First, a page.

Thursday, July 21, 2011

Some Notes on Document and Information Integrity

I would like to highlight that there is a subtle, though meaningful, distinction between bogus documents and bogus information.  Bogus documents show bogus information.  Bogus information is not necessarily conveyed only through bogus documents.  The integrity of a document can be compromised in three ways, as follows:

1). Type A: Commercially Produced Documents – Bogus documents that are produced by commercial interests (acting independently or in collusion with the legitimate document-producing authority [such as through the provision of authentic paper material on which to print the bogus documents, or through profit kickbacks that ensure their continued operation]).

2). Type B: Tampered Authentic Documents – Bogus documents that are issued by the legitimate document-producing authority but with subsequent superficial document tampering done by an unscrupulous member of that legitimate document-producing authority (either acting individually or upon instruction by other unscrupulous members of the legitimate document-producing authority) or by an independent third-party individual or organization;

3). Type C: Authentic Documents with Bogus Information – Authentic documents issued by the legitimate document-producing authority that require no further tampering as the information it displays already reflects the information desired by the migrant.  The authentic information is replaced with bogus information by editing the electronic database from where the information on the authentic document is pulled.

These three types vary in terms of their cost, ease of acquisition and ease of verification.  Rarely are migrants involved in choosing which type is to be used in producing the documentation requirements that they need as these nitty-gritty details are handled by third-party individuals or commercial interests that help them beat migration control(for a commensurate fee).

Type A documents are the cheapest in cost, easiest to access, and fastest to produce.  In Recto Street, found in the Quiapo area which is in Manila, the capital city of the Philippines, education credentials (a diploma, transcript of records, certificate of graduation) can be purchased for only US$10-US$30, taking a maximum of only 1 hour to produce.  See some pictures of the thriving, bogus document industry in Recto, Manila, Philippines.

Picture 1:  Smallest Signboard  

Picture 2:  Signboards every 10 steps

Picture 3:  Signboards on Both Sides of the Street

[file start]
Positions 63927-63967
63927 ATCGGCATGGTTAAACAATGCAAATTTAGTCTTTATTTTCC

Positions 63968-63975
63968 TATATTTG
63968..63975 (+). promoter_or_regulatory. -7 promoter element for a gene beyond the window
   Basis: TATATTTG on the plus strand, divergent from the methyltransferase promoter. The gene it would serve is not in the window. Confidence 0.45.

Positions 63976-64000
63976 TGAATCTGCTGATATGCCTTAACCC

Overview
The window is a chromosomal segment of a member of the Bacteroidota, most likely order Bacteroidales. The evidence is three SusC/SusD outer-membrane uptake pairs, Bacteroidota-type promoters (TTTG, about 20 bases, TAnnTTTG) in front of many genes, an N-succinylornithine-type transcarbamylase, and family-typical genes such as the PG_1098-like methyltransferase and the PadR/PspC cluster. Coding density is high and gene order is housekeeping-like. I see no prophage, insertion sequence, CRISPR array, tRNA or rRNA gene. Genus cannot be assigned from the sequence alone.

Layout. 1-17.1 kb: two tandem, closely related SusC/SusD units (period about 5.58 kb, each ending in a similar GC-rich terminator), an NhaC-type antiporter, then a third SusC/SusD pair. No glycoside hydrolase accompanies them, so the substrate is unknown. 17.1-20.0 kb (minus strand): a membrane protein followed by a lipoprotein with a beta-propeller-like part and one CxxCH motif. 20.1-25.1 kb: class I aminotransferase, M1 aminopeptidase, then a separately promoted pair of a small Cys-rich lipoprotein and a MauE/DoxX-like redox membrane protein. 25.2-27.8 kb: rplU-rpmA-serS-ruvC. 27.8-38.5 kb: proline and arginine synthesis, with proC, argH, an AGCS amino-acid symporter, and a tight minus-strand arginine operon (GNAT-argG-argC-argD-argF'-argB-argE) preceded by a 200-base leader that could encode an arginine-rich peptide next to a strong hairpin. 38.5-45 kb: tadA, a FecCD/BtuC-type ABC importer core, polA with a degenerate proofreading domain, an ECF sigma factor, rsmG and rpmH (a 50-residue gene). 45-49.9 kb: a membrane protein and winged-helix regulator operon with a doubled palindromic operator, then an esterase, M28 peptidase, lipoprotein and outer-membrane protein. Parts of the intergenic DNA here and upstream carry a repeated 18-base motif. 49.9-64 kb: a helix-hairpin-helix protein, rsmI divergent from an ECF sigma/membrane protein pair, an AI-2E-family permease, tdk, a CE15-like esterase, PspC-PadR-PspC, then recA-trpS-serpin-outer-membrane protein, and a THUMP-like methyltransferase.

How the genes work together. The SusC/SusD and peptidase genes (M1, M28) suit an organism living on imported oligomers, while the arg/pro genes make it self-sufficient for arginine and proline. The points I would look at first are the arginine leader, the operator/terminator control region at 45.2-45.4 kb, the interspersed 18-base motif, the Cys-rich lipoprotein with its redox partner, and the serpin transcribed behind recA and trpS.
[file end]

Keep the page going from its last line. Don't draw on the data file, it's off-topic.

Type B documents are harder to obtain as they require having an insider contact or having a contracted third-party agent who will do the needed tampering of information.  Verification of the authenticity of Type A and Type B documents is the easiest to do, taking only a cursory check of the information presented with the legitimate document-producing authority.

Below is a sample of a Type B document forgery.
Specimen 1:  Pia's Philippine Passport with a Japanese Surname
Specimen 2: Pia's Japan Visa as a Japanese Descendant
Type C documents are the hardest to obtain and the most expensive in cost.  Hassan narrated how he had to personally ask for the help of a friend, a mid-level government officer, who then had to mobilize his own network of contacts, in order to get to right person who could make the needed direct editing of his personal information in the official government electronic database.  From being a married man with three children in the Bangladesh, the Type C document, costing Hassan roughly US$700, showed his civil status as single, allowing him to marry a divorced, Indonesian permanent resident, thus securing his legal status in Japan.  Type C documents are virtually impossible to detect as the legitimate, document-producing authority will keep churning out the bogus information on a fully authentic document.  The drawback though of a Type C document is that the change is permanent, unlike the external or superficial tampering done to produce Type A and Type B documents.  If, for example, Hassan will need his civil status in Bangladesh to return to being married – such as if he wishes to claim half of his wife’s inheritance or current assets...

[continuing article...]

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